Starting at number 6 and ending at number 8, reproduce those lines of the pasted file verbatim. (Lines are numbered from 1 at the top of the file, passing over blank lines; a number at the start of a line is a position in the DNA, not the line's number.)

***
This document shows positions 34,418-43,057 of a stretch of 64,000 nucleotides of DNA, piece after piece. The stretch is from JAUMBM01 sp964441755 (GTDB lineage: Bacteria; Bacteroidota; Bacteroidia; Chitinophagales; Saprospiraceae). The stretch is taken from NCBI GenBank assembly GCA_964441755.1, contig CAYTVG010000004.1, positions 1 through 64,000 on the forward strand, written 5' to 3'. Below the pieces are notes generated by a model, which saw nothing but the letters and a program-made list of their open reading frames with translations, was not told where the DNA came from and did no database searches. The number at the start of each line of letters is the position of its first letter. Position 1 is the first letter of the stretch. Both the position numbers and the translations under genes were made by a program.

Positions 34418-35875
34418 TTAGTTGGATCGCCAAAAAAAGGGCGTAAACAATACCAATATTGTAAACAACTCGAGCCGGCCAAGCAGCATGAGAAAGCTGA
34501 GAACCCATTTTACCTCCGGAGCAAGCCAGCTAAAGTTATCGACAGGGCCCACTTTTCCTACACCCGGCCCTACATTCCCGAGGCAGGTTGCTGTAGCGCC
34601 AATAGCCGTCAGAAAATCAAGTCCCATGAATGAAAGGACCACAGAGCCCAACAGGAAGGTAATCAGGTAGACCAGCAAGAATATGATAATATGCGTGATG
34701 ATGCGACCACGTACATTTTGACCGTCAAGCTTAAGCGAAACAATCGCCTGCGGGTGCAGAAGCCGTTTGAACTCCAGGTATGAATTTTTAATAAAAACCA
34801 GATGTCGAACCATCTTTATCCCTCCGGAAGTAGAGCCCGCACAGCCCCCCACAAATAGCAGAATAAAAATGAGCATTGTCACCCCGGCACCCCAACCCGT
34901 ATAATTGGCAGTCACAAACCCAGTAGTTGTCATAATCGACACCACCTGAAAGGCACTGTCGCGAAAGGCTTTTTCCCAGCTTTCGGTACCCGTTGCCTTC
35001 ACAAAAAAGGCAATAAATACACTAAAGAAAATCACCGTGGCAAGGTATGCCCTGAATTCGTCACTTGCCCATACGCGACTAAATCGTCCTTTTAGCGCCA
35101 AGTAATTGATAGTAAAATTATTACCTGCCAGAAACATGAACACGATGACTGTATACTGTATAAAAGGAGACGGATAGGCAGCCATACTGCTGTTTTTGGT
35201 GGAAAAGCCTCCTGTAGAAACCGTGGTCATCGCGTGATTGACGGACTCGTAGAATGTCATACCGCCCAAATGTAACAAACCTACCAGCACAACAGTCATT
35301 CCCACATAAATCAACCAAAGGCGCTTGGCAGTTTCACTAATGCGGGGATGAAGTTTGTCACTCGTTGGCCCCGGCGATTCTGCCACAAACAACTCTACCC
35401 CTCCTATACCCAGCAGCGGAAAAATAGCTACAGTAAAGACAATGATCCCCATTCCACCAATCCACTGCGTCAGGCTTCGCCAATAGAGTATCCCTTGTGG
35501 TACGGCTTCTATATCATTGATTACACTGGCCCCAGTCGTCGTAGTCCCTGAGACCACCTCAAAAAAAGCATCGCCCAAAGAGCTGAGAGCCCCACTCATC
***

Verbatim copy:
34701 ATGCGACCACGTACATTTTGACCGTCAAGCTTAAGCGAAACAATCGCCTGCGGGTGCAGAAGCCGTTTGAACTCCAGGTATGAATTTTTAATAAAAACCA
34801 GATGTCGAACCATCTTTATCCCTCCGGAAGTAGAGCCCGCACAGCCCCCCACAAATAGCAGAATAAAAATGAGCATTGTCACCCCGGCACCCCAACCCGT
34901 ATAATTGGCAGTCACAAACCCAGTAGTTGTCATAATCGACACCACCTGAAAGGCACTGTCGCGAAAGGCTTTTTCCCAGCTTTCGGTACCCGTTGCCTTC